AGU Chapman Conference on Relationship Between Auroral Phenomenology and Magnetospheric Processes
Fairbanks, Alaska, USA
27 February – 4 March 2011
Conference Objectives and General Description
A full resolution version of the Chapman
Conference poster is available for
download [11 MB PDF].
The aurora is a permanent and dynamic phenomenon in the upper atmospheres of Earth and other planets with intrinsic magnetic fields. Some of the most interesting and pressing questions in space physics relate to the origin of auroral structure and dynamics, and the nature of acceleration and pitch angle scattering in the case of discrete and diffuse aurora, respectively. Over the last decade, there has been an explosion of in situ magnetospheric, and ionospheric observations, as well as auroral imaging. These new data, together with recent advances in both simulation and theory, offer our field the opportunity for significant advances in all aspects of auroral science, particularly in making connections between physical processes in the magnetosphere and auroral structure and dynamics.
The conference will provide an opportunity to present the latest results from analyses of experimental data (including space-borne, ground-based and co-ordinated data), simulation and theory, addressing various aspects of the aurora, in order to connect our knowledge of auroral morphology and mechanisms to candidate physical processes in the magnetosphere capable of powering and structuring the aurora on Earth and other planets. Our intention is to stimulate productive discussions among scientists specializing in all areas of auroral research and work towards a comprehensive view encompassing auroral phenomenology on Earth and other planets.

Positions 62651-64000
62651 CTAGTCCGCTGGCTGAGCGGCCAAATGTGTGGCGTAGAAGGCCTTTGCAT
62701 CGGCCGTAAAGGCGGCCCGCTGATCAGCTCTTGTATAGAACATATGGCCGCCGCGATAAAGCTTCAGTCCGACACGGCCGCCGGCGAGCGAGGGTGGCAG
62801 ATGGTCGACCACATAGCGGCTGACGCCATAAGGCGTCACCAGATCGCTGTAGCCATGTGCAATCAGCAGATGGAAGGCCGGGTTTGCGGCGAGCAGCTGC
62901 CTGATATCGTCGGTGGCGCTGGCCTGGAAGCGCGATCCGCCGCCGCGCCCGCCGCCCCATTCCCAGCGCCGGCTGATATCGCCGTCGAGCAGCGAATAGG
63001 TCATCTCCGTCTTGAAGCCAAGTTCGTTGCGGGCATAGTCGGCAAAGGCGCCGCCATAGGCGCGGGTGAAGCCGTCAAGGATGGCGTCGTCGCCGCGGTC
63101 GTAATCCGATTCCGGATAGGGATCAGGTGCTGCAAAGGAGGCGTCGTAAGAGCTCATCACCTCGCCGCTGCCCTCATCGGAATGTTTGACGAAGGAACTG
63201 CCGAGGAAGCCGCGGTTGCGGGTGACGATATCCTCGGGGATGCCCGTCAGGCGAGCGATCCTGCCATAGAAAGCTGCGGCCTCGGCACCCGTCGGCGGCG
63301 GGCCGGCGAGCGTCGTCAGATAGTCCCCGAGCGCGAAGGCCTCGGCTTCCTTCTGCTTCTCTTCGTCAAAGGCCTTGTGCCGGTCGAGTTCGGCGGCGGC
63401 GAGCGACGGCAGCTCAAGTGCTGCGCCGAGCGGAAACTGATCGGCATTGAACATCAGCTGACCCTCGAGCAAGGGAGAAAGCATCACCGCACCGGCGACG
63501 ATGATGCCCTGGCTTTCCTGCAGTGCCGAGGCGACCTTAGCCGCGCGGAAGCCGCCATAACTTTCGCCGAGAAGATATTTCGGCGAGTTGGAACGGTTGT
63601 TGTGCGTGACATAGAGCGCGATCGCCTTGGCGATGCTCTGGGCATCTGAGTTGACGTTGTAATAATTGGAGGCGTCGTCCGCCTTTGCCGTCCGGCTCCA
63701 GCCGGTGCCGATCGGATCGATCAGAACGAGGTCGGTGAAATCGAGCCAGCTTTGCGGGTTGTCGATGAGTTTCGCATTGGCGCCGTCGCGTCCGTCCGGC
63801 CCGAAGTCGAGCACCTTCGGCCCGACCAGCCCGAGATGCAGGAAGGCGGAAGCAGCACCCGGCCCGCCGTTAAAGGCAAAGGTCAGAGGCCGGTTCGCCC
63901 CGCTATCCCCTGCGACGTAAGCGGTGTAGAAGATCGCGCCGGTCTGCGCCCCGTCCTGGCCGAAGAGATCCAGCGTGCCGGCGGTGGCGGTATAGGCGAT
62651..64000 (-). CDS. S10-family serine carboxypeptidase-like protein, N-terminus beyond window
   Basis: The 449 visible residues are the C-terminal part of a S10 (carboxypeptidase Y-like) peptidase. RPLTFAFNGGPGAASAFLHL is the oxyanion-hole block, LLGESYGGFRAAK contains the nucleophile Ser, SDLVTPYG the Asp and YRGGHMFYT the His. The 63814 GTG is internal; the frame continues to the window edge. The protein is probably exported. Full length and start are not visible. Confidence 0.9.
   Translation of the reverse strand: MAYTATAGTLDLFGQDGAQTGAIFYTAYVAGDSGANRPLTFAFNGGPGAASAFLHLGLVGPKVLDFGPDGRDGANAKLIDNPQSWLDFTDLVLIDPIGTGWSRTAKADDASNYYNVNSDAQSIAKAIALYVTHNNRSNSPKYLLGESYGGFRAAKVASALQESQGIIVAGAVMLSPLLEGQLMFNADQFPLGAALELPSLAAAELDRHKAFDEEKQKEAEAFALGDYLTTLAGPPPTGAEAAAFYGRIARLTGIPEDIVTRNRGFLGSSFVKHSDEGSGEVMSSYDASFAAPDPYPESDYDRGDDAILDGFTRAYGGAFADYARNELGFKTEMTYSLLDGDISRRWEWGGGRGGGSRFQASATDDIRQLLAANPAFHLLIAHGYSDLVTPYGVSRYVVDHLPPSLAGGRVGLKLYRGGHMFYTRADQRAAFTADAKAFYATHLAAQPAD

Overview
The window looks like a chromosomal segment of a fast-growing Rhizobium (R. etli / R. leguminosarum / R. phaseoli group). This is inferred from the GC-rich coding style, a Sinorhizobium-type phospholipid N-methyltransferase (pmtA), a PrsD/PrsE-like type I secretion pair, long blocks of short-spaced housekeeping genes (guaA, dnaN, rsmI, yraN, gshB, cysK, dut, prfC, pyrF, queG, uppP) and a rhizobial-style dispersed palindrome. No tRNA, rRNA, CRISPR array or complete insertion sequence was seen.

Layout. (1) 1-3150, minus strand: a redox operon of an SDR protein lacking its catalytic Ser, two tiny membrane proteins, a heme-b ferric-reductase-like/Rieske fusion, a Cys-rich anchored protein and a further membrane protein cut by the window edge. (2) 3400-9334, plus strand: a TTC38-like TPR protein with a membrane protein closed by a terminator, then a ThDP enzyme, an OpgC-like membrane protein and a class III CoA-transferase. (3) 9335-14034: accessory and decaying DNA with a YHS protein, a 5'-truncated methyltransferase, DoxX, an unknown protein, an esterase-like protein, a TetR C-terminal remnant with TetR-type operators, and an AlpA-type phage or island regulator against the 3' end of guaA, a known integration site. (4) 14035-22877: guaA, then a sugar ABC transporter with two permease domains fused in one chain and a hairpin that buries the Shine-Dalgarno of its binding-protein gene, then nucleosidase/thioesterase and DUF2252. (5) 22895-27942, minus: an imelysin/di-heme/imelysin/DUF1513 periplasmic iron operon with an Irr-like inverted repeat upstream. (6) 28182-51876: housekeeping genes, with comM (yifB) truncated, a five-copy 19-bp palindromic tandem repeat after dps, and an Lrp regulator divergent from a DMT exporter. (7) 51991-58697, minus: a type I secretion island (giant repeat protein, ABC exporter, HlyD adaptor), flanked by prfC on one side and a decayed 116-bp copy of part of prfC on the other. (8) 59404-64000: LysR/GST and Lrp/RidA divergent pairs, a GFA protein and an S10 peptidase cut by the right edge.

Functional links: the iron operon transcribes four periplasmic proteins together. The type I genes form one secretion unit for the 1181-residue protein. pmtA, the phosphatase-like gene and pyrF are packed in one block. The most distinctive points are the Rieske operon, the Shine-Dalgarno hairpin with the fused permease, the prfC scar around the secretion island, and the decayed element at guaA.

We will be actively encouraging the participation of students and other junior researchers in this Chapman conference.
Andreas Keiling, UC Berkeley (USA), email@example.com
Eric Donovan, University of Calgary (Canada), firstname.lastname@example.org
Dirk Lummerzheim, University of Alaska (USA), email@example.com
Dave Knudsen, University of Calgary (Canada), firstname.lastname@example.org
Göran Marklund, Royal Institute of Technology (Sweden),
Vassilis Angelopoulos, UC Los Angeles (USA), email@example.com
Masafumi Hirahara, University of Tokyo (Japan), firstname.lastname@example.org
Kirsti Kauristie, Finnish Meteorological Institute (Finland), Kirsti.Kauristie@fmi.fi
Fran Bagenal, University of Colorado (USA), email@example.com
Robert Rankin, University of Alberta (Canada), firstname.lastname@example.org
The U.S. National Science Foundation (NSF) was the sponsor for student travel support.
If you would like to receive future updates about this conference, e-mail email@example.com, or call the AGU Meetings Department at +1-202-777-7330.
For information about the scientific program, please contact the conveners via e-mail: Andreas Keiling (UC Berkeley, USA) at firstname.lastname@example.org and Eric Donovan (University of Calgary, Canada) at email@example.com